It’s that time of the year again.
It’s that time of the year again.
I haven’t done one in a very long while, huh?
Since the demise of the LivingSocial application on Facebook — TuneSocial — and my shift from downloads to streaming… it’s been hard to keep track of the music I listen to and rate. I tried Discogs.com, but I’m thinking of dropping it because they’re such an uptight community. Every time you add an album that doesn’t adhere to their guidelines of barcodes, catalog numbers, and milimetric genres, you get voted down.
I don’t buy or sell anything there, and I find myself adding more than I’m actually just searching for… and still there’s people who vote me down and are bitchy about it, instead of helping out and finding the lacking info themselves.
I rather keep my own database without hassle. I’ve added about 350 albums tonight… in the time it took me to add just a few albums at Discogs.
These are the albums I’ve heard this year. There aren’t TOO MANY amazing ones yet, but there are a few very good singles that shall be contenders for the Top50 list this year~
This year I’m doing better with my music than with my movies. LOL I’ve only seen like new movies this year, hahaha. If I don’t work harder on that, I’m not going to be able to pick my Best Movies this year.
Light blue highlight only points out a “special edition” xD
Am I starting a series? Nah… I don’t think I can come up with a Jpop list xD
Unlike the Kpop list which it focused 99% of the time on dance pop friendly tracks that went beyond American commercial pop, this “Cpop” list is… not really pop.
Popular music in Taiwan, Hong Kong and Mainland China (but mostly Taiwan) tends to be pop/rockish flare. Sure there are dance pop friendly, but even they have moved or are moving more towards pop/rock. They also love indie flavor, and accept not particularly attractiveness in their idols… even though there are some very good looking people who are immensely popular.
To be completely honest, compared to Korea’s pop music charts, Chinese music charts have a broad variety. But then again, compared to Japan’s pop music charts (which is comprised of AKB48 and Arashi xD), even Kpop charts (mostly 2NE1 and Big Bang now that DBSK is gone) seem to have some variety. xD
So this list of great Chinese music includes varying genres from R&B, pop/rock… more rockish, ballads (regular and of the indie type), etc. once again listed by year of release.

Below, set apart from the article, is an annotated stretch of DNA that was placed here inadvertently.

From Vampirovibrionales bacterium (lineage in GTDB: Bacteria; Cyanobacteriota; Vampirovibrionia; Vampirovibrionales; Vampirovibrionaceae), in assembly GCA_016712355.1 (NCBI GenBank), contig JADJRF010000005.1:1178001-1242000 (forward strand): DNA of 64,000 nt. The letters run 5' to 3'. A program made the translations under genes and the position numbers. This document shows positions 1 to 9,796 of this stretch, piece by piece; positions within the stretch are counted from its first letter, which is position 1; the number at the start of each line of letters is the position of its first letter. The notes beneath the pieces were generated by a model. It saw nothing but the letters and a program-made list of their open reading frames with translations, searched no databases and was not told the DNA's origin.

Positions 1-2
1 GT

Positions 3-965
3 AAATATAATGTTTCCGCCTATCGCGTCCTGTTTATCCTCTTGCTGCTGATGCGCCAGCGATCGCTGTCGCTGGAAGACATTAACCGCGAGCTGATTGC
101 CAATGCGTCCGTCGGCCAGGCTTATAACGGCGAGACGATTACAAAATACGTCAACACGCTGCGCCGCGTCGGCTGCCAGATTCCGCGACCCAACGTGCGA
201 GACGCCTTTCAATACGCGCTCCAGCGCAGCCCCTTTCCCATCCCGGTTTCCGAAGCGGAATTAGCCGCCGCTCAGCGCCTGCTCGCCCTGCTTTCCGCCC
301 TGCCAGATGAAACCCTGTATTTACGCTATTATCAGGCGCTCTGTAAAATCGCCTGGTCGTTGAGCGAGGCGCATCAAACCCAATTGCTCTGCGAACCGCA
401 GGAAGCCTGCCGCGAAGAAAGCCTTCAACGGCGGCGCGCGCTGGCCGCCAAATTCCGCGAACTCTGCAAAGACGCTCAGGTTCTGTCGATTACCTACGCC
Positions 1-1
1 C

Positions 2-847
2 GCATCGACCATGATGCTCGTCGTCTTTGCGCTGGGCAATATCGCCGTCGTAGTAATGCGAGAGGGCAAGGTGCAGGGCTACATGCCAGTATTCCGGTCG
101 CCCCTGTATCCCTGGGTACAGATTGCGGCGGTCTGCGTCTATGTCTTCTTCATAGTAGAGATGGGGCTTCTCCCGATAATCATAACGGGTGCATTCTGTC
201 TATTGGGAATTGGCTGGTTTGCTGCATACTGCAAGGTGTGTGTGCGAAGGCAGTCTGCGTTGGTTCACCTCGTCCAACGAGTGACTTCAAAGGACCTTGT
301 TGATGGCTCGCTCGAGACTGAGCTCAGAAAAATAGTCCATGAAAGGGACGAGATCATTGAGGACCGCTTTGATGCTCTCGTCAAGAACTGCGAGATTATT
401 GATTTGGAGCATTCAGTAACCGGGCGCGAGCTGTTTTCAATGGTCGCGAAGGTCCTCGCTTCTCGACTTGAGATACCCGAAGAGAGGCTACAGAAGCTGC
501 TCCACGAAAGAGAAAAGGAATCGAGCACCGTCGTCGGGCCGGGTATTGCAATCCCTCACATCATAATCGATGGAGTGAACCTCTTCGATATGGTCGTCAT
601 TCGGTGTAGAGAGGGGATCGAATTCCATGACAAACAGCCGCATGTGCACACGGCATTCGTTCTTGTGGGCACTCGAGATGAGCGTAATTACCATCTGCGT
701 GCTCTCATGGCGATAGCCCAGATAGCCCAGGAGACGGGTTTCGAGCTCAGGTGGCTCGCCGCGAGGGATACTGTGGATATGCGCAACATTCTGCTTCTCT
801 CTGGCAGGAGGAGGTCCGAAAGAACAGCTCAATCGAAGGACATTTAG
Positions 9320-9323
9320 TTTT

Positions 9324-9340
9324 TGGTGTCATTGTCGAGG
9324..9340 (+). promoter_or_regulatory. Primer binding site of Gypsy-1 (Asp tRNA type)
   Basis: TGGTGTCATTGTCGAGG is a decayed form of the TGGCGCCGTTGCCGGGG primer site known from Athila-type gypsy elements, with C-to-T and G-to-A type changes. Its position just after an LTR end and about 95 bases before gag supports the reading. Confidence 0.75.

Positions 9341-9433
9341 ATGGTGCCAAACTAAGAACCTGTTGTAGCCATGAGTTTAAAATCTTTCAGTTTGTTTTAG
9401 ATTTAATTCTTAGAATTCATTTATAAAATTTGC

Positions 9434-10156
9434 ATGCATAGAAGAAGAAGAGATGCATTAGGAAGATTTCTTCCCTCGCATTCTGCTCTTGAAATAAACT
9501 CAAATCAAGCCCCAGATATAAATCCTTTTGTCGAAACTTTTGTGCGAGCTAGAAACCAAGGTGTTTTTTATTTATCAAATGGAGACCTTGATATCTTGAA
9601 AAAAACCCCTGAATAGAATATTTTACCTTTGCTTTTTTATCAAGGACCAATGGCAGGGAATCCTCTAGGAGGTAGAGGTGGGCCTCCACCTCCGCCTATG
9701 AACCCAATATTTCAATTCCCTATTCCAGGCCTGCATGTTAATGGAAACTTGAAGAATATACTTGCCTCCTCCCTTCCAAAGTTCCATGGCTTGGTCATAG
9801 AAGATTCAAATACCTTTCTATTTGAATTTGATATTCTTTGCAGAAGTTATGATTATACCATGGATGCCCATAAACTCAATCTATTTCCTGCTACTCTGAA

Again, it’s a bit weak on the earlier years… but you are welcome to make suggestions (for any year). A few guidelines would be that they cannot be too indie (I couldn’t fit Cheer Cheen or Mavis Fan in the list because they don’t feel completely pop, if you know what I mean), must include MVs (so songs released as singles), not older than late 90s.
Also… song must work as MV too. So no awesome songs but tacky videos. Sorry.
What do you like about the Cpop industry?
Who are your fave artists?
This one turned out to be really awesome, if I may say so myself.
Of course, I have been trying to put this together since last year, LOL – so it’d better be good, right? Though, I know there are some repeat tracks if you’ve followed the blog, I think it’s fair to say that the combination of songs has a nice flow. It’s turned out to be a really moody list~
*Note: There’s some blurred nudity and depictions of sex in that video.
You can check the playlist on YouTube.
I just finally burnt Zhong Ping Huang’s (黄中平) name in my head.
Because of A-Mei’s latest MV.
Having realized that he’s made my favorite Faye Wong video, I just spent all night “curating” a list of 77 MVs of some of the music videos he’s directed since 1997… but only of the artists I follow… otherwise the list is just endless~
Most of the time, his style is described as just about style, emotion and composition. Though, I have seen a few of those that have something resembling a plot.
Faye Wong – Bu Liu/ Nothing Left
I think that video captures what I essentially love about Faye Wong.